There are other players in this free agent class who will get more money and more years – but few appear more coveted than Carlos Beltran.
The Cardinals outfielder could return to St. Louis. But he’s also been linked to the Yankees, Red Sox, Tigers and nearly every other market with designs on contention in 2014.
And Beltran has done plenty to create the buzz that currently exists around him.
One of the most prolific postseason hitters ever, Beltran hit two more home runs in the playoffs this year and batted .294 in the World Series with a .400 on-base percentage. Cardinals’ pitchers had little success getting Boston’s David Ortiz out, but Beltran accounted for one of Ortiz’s few postseason “failures,” robbing Big Papi of a three-run home run in Game 1 of the World Series. The play, which caused Beltran to throw his body into the right field bullpen wall at Fenway Park, bruised the outfielder’s ribs and he exited the game. But, incredibly, he was in the lineup the next night and for every other game of the World Series.
Despite playing elite center field defense and displaying great hitting prowess, Beltran has been underrated for much of his career, and he spent his prime playing for the hard-luck Mets.
Yet the appraisal of Beltran now appears to have swung in entirely the other direction. And it’s entirely possible that teams are too-highly valuing the soon-to-be 37-year-old.
Beltran’s traditional statistics were healthy last season. He hit .296 with 24 home runs and 84 RBIs.
But there’s cause for concern.
He posted a walk rate of just 6.3 percent, his lowest since 1998, Beltran’s rookie season. That contributed to a .339 on-base percentage that was Beltran’s lowest since a dismal 2005 debut season with the Mets.
His .195 isolated power was at least 30 points lower than his numbers from 2011 (.225) and 2012 (.227). He slugged .491, which is still good, but marks a second straight year of decline from the .525 slugging percentage he posted in 2011.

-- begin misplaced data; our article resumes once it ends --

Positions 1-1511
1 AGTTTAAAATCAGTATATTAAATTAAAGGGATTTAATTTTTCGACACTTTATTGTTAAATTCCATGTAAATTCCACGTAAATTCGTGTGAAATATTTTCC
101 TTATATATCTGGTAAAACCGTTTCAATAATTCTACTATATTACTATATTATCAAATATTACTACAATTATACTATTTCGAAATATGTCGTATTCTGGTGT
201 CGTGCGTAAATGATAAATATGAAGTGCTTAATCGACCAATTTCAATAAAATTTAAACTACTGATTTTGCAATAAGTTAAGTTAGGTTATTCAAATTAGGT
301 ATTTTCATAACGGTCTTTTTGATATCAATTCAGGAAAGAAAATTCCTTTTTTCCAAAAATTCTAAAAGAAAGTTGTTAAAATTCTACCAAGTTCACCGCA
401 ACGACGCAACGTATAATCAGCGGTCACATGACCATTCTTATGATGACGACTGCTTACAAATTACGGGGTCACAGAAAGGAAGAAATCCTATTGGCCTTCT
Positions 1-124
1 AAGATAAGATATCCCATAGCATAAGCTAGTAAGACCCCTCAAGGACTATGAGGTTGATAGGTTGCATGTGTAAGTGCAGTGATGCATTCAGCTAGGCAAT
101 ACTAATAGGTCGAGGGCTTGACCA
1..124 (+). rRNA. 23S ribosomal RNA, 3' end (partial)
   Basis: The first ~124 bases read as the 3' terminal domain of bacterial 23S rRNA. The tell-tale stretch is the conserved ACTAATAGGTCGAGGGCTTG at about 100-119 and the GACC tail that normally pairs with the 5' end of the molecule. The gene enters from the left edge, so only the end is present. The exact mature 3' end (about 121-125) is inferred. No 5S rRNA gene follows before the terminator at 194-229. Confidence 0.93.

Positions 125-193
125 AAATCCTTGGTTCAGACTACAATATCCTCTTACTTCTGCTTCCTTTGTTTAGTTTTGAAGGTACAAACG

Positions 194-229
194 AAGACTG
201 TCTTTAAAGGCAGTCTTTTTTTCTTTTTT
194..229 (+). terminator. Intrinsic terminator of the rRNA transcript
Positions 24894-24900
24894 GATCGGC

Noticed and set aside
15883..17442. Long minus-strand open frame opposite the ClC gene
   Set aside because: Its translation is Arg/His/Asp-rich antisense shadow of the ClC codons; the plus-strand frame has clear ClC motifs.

Beltran remains an average base runner; just don’t ask him to steal. Beltran posted double-digit stolen base totals every season from 1999-2009. He’s stolen 22 combined during the last four seasons, including a career-worst two stolen bases last season.
From 2006-2009, Beltran had 42 Defensive Runs Saved for the Mets in centerfield and posted very good Ultimate Zone Ratings. DRS is the primary defensive measurement used in the all-encompassing Wins Above Replacement player stat and Ultimate Zone Rating measures how often a player gets to balls hit in his zone.
As a right fielder in 2013, Beltran had -6 DRS and a -15.3 UZR. Aside from a few highlight reel plays he made during the playoffs when everyone was watching, Beltran was below average in the field during the season.
Beltran was worth 2.0 WAR in 2013, according to Fangraphs’ valuation. That was tied for 98th among qualified players. Beltran’s WAR ranks behind fellow free agent outfielders Jacoby Ellsbury (5.8), Shin-Soo Choo (5.2), Nate McLouth (2.5) and Marlon Byrd (4.1) and trade candidates Mark Trumbo (2.5) and Andre Ethier (2.9). Heck, Daniel Murphy was even a 3 WAR player for the Mets last season.
The problem seems to be that our evaluation of Beltran largely comes from our memory of him playing in his prime in Flushing or on the grand stage of the postseason.
And while he’s still a solid player, he’s showing signs of decline at an age when you don’t expect him to rebound.
A strong franchise with a lot of outfield depth (like the Red Sox) could probably weather the gamble if it doesn’t work out. A team like the Yankees, however, would be relying on Beltran to solidify their lineup at a time when Beltran may not be capable of doing so.